There are a lot of people saying a lot of words about The Dark Knight Rises and the thing that happened. And I thought, for a while, that I wasn’t going to go see this movie, because I thought I wouldn’t want to, just because of the connotation. But I changed my mind today, because I refuse to let it rule me. I completely, one hundred percent understand the position of those who are abstaining from this movie in the wake of what happened, and I am not telling you should do anything you don’t feel comfortable doing. But this is how I am coping with it. I cannot let the actions of a psychopath have any power whatsoever over the way I live my life.
Nolan’s Batman movies are about a lot of things, and this is one of them: not letting yourself be controlled by fear, chaos, pain. They’re about refusing to be defeated, even in the darkest moments of your existence. Even when you feel defeated. You don’t give up. You always get up. You get up and you fight back and you say no. You stare the villains in the face and tell them they have no power and that they are nothing.
I know I would have seen this movie differently if that thing hadn’t happened. I know I wouldn’t have been so hyperaware of the exits and who was around me if that thing hadn’t happened just a few miles from where I live, in the one area of Aurora I’m actually somewhat familiar with. I know I wouldn’t have cared what time of day I went to the theater I’ve grown up going to, where I’ve seen countless midnight showings over the years, if that thing hadn’t happened in another theater to people who are just like me. I know I would have been able to relax and enjoy it much more if this wasn’t looming so large over our community. And I know that it’s going to be a long time before I can go to a movie theater – a place I love, a place where I’ve found so much joy – without thinking about this. I’m not even sure I’ll ever be able to not think about it. But I’m still going to go. I will not let this rule me. I will not let someone whose name does not ever deserve to be mentioned by anyone ever again take this away from me.
When it comes to the actual movie, I liked it. It was pretty good. Catwoman ruled so hard. She almost makes me want to read some DC comics. I thought the ending was somewhat predictable, and it made me wish Nolan had been more JJ Abrams-esque about keeping secrets about this movie, but it doesn’t matter. It’s still good. It still has the potential to inspire, to give people hope. To remind people that in times of darkness, there will always be someone there to shine a light.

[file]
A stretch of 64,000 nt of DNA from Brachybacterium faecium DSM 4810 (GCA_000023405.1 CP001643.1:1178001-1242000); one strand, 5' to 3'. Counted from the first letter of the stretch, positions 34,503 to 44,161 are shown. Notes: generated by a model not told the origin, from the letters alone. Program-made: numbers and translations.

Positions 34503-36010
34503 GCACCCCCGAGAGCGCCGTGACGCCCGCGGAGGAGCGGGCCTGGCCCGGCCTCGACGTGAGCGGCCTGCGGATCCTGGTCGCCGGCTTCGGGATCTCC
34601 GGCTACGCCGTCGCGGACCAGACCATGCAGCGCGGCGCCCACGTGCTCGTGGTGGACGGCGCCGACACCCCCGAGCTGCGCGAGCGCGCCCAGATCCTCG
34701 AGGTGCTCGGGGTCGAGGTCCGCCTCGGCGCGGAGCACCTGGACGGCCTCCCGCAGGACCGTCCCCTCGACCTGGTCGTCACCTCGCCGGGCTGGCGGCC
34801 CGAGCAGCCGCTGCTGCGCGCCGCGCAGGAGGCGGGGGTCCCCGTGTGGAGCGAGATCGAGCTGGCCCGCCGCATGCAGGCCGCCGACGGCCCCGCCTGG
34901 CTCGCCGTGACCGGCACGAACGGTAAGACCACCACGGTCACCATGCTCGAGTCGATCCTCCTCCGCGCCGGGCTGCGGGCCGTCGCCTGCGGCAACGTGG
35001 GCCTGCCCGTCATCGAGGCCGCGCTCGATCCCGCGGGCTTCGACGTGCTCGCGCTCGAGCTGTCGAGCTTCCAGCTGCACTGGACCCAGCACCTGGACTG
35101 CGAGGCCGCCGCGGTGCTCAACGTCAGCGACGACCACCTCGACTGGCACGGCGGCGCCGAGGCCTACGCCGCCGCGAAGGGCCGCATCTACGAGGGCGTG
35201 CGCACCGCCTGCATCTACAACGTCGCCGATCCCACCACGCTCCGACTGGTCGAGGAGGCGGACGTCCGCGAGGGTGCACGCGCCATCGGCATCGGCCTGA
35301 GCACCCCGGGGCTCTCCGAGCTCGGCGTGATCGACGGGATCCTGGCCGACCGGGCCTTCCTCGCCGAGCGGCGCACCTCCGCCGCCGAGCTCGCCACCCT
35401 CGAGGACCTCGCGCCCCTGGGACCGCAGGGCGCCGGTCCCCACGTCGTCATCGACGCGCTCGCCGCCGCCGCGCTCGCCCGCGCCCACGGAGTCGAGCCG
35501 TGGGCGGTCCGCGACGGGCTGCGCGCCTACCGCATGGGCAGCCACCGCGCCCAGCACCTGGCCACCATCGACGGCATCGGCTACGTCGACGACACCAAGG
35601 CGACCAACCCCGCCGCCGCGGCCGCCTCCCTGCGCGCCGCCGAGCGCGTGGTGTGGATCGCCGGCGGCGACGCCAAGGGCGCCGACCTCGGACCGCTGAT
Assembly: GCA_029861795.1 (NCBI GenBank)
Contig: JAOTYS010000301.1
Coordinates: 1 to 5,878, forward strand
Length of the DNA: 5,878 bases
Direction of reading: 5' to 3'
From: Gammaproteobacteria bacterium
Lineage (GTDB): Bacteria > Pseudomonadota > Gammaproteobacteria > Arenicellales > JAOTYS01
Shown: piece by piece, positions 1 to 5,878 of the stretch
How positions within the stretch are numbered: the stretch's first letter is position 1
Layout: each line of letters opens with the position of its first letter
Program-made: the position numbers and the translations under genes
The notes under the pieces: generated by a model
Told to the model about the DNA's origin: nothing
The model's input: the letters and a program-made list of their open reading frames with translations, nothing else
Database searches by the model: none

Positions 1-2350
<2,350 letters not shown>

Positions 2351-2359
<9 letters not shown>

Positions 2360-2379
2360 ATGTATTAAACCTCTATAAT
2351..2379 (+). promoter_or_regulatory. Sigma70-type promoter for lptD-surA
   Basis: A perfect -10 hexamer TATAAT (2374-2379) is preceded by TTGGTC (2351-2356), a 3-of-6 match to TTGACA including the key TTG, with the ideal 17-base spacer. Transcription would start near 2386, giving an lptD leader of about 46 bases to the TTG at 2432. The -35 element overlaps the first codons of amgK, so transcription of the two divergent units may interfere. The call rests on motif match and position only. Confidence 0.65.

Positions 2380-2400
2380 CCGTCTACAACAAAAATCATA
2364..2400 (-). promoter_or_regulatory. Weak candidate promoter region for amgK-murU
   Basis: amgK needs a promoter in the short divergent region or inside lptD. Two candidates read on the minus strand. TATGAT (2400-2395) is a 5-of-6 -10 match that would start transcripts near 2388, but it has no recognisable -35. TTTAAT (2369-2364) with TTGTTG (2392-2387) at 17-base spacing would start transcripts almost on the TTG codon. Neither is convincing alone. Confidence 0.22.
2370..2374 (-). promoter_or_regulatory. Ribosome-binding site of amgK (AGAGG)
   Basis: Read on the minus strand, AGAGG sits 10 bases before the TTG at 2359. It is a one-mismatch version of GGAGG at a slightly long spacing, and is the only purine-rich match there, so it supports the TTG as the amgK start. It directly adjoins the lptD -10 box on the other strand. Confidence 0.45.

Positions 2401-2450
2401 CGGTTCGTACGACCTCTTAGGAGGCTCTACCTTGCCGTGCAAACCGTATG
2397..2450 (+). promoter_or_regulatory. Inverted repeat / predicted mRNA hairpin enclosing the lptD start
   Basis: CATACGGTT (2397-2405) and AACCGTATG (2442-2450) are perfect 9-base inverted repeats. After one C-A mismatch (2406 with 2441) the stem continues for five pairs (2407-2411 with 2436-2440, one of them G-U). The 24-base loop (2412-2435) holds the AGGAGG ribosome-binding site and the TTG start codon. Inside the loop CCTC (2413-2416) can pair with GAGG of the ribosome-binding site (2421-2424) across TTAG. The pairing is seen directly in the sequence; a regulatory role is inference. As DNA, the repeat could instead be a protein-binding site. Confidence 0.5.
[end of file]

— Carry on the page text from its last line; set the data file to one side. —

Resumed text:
We might not have superheroes like Batman or Superman or Captain America in real life, but these are characters that exist to give us courage when villains appear. And there are always villains. Some men just want to watch the world burn. Those men are very real. Yes, it’s true that they could turn up anywhere. But if you think for even a second that we should live our lives in fear of chaos and pain because the villains outnumber the heroes, you’re wrong. You’re so, so wrong.
I’ve heard some people say things about these Batman movies, saying they’re bad for us, that they’re helping to destroy our society by being so violent and dark, that because a line can be drawn connecting them to this unspeakable tragedy, they must be inherently bad. This is not true. And you would know that if you’d seen any any of the interviews with any of the witnesses who were in that theater that night.
I saw those interviews. I stayed up all night watching the local news, and I spent most of Friday doing the same thing, and I saw people – my people, nerdy people like me, the kind of people who go to superhero movies and leave feeling inspired – showing exactly how good and brave and compassionate they are. I saw people who want to believe in heroes and who, that night, became heroes. People who said they wished they could have done more to help, even as they were living through a nightmare. Even as they were dying. At least one of the victims died to save someone else. And frankly, I don’t need a press release to tell me that he wasn’t the only person willing to make that kind of sacrifice that night in that theater. I know it for a fact. If you’re seeing only the monster, if you’re letting him eat away at your faith in humanity, you’re missing something so much bigger and more important.
This is not a time to sit around and bemoan what this world is allegedly coming to. This incident should not be used as an excuse to blame scary pictures for causing one person to do something horrendous. This is a chance to acknowledge that superheroes can, and do, bring out the best in us. Yeah, so they aren’t real. So they have special powers that are impossible for us to have. They have more fictional money than we’d earn in ten lifetimes. So they’re from another world that doesn’t exist. So what? None of that matters. Even if it’s just one line that they throw out that can give us courage in a time that seems so hopeless and frightening, then they’re as real as they need to be.
This is a time to celebrate heroes. They exist, and their number is great. They are as real as the person sitting next to you in the movie theater. And if this is a world full of people who believe that we can be just as heroic as a character in a comic book, then I think… I think we’re doing all right. And I think we’re going to be okay.